The next day, with my totally worth it “I talked too much” hangover, I wondered what she would even end up writing about. What had we talked about? What hadn’t we talked about? The details were already blurry.

Earlier this week Katelyn sent me a preview of the story and I was so impressed because somehow she had taken my hour plus of rambling and picked out the parts that were most important, the parts that made me think, “I’m so glad she included this!” whether or not I even remembered saying it. Oh, and when I mentioned in passing that my best friend was really excited about this whole thing, she decided to get her involved as well. How fun is that?

So anyway, after all that pre-ramble, here’s the link to the story!

‘Finding my miracle’: The hidden struggles of living with an invisible disease

Big thanks to Katelyn Verstraten and to CTV News Vancouver for this opportunity!

People are not potatoes

People are not potatoes. Just in case you have no concept of taxonomy, or even rudimentary biology, I’m going to say it one more time. People are not potatoes. People are people and potatoes are potatoes.


So a couple of weeks ago I made mashed potatoes for Thanksgiving dinner. Is it just me or does anyone else enjoy peeling potatoes? I like peeling carrots, too. And yams. I imagine I would also be fond of peeling parsnips but I’ve never actually tried it so I can’t be sure. The point is that I like peeling vegetables, although my interest in root vegetable peeling is not imperative to the actual point of this post. For the record, I do not like peeling apples, but that’s not important either.


Are you still with me? I promise if you keep reading we will end up at a point-worthy point.

Anyway, there I was in the kitchen peeling the potatoes, and I was making sure to strip away all the dark spots and blemishes so that they wouldn’t end up sullying the mashed potatoes. Had you been in my kitchen it would have been very easy to tell the difference between the potatoes and me because, as I said, people are not potatoes. See?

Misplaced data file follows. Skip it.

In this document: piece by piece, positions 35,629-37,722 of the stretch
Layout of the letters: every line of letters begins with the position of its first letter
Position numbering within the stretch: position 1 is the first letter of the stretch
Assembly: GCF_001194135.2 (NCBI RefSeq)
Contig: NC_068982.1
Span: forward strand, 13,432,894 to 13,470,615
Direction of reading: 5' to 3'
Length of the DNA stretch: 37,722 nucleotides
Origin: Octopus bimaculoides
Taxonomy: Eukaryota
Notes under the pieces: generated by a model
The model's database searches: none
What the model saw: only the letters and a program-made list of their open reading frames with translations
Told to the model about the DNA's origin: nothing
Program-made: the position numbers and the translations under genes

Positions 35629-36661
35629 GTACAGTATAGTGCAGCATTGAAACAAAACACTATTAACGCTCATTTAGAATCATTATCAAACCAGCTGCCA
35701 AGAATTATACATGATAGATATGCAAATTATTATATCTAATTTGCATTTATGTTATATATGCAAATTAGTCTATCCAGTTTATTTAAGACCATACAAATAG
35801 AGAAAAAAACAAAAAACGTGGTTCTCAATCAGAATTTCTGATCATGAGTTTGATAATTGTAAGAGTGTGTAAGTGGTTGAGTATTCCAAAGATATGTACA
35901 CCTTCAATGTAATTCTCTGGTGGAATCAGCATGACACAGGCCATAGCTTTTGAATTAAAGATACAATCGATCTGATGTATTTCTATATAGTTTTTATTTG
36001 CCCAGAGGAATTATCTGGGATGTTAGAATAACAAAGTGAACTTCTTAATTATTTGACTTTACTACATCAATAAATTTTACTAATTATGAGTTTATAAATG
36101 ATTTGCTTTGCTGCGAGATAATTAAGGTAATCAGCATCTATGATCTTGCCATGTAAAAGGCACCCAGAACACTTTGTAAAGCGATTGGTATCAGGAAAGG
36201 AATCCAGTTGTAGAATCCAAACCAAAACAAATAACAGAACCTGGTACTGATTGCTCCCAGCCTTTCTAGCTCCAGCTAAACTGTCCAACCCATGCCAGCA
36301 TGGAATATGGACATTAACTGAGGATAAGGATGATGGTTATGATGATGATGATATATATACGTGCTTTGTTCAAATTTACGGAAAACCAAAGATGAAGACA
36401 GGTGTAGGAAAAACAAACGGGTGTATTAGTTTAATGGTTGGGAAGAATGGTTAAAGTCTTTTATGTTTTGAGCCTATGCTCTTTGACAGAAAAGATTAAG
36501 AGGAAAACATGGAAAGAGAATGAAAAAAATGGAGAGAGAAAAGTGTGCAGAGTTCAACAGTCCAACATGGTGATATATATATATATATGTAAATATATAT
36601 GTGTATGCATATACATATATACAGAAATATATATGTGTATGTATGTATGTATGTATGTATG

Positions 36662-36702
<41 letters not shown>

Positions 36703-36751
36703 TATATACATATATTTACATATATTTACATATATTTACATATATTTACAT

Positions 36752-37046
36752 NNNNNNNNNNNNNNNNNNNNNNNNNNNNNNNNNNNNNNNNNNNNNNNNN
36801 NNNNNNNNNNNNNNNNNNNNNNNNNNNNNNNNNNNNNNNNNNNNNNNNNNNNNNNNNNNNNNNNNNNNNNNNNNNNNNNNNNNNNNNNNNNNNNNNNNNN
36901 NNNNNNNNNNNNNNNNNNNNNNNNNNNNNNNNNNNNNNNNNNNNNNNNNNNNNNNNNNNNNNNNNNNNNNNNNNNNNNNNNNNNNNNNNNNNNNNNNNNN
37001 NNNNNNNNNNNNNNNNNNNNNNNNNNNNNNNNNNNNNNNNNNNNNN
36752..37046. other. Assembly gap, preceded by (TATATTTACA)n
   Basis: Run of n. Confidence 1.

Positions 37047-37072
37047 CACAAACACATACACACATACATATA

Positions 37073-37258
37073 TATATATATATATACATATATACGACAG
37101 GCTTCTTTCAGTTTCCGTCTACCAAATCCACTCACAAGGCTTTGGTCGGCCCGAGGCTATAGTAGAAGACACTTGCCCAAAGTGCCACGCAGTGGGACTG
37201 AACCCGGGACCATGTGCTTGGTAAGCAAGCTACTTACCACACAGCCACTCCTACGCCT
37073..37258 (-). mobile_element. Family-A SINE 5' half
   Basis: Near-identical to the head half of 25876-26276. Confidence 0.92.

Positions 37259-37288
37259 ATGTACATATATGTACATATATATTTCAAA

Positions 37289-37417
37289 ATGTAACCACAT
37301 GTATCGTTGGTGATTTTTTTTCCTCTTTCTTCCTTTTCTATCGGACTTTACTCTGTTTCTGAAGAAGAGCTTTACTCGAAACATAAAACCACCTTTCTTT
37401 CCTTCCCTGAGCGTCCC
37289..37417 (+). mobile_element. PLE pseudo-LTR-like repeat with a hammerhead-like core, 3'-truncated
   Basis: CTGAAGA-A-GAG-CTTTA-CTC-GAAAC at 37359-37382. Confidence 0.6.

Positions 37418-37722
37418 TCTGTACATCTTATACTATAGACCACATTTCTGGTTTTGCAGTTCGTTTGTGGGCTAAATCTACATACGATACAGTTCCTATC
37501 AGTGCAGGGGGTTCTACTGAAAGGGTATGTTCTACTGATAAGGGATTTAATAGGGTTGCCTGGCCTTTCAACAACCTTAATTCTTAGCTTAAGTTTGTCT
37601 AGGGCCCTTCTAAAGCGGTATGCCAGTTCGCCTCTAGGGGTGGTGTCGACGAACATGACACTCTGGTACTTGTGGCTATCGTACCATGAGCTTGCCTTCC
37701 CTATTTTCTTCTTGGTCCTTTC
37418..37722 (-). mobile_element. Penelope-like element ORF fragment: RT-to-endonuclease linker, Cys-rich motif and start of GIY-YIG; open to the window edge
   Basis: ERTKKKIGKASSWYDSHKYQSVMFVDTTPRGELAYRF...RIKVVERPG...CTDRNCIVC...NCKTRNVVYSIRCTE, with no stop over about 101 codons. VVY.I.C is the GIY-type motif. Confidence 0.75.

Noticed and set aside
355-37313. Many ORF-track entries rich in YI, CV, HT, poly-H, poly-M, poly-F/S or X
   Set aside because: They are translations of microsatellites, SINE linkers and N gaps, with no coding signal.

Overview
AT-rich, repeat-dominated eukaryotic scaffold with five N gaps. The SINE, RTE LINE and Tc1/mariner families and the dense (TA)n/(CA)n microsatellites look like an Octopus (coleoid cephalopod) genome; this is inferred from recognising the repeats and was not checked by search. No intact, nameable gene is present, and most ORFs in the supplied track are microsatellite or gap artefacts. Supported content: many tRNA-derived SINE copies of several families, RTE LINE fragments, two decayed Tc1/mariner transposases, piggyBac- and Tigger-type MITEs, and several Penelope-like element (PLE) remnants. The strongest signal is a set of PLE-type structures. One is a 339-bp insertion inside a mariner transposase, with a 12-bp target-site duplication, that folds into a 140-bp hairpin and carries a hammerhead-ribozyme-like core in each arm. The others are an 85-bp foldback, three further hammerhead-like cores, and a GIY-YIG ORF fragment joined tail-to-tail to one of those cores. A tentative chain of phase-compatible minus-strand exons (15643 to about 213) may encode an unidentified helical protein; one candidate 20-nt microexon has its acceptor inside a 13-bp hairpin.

Tell me you can see the difference.

But as I sat there peeling away, I found myself kind of wishing that I was a potato.

Think about it, if we were all potatoes living potato lives then everything we didn’t like and every problem we came across could be easily peeled away. No more blemishes. No more bumps. No more scars. And not just on the outside, on the inside, too.

I mean I’m sure we’d all love to take a potato peeler to our physical appearances now and again. Wouldn’t it be fun to be able to easily just smooth out that cellulite or do away with that muffin top? Maybe turn a cankle into an ankle or a Pinocchio nose into the nose of someone who had never told a lie? If we were potatoes we could do all of those things.

(Safety warning: you are a person, not a potato, so please do not attempt to change your appearance with a potato peeler. Finding My Miracle is not responsible for any medical costs should you choose to ignore this warning.)

But it’s not just outside changes; imagine if we could peel away the parts of our personalities that we didn’t like. The spots, defects, and scars, the lasting effects of everything we’ve been through and every time we’ve fallen to the ground, all of them would be removed. From there, all the bumps and lumps, the things that make us stand out and feel like we don’t fit in, all of them would be smoothed out. And eventually, if we kept peeling, all of our weaknesses, faults and insecurities would be stripped away.

We would be these perfect potatoes living perfect potato lives.

And then I realized that we would also be boring.

Do you know what happens when you peel a potato until it is perfect? A lot of it gets wasted. In the pursuit of that smooth and spot-free spud, perfectly good potato gets unnecessarily peeled away. And just like potatoes, when we as people try to be perfect, pieces of who we are get lost. We end up smaller. We miss out on opportunities and adventures. And we all start to look the same.

So thank goodness we are not potatoes. Thank goodness we can’t just get rid of the parts of ourselves that we don’t like and the things that make us unique. It takes all kinds of people to make the world go round. All kinds of people and their all kinds of personalities and everything that makes them who they are. Short tempers, stubbornness, self-doubt, social anxiety and everything else. Even the cankles and big noses.

We can’t change how we are built. We can’t change what we’ve been through. We can’t change who we are. And we can’t change how other people are built, what they’ve been through or who they are.

We are people and people are imperfect, but that’s what makes life interesting. That’s also what allows us to grow and change and become better people. Not perfect, just better. It’s what allows us to try new things and learn from our experiences. It’s what allows us to make connections with each other. It’s why we get to be individuals.

Don’t give that up. Don’t let yourself become smaller. There are plenty of potatoes in the world but there is only one you.

So put down the potato peeler.

And go be imperfect. Go be awesome. Go be you.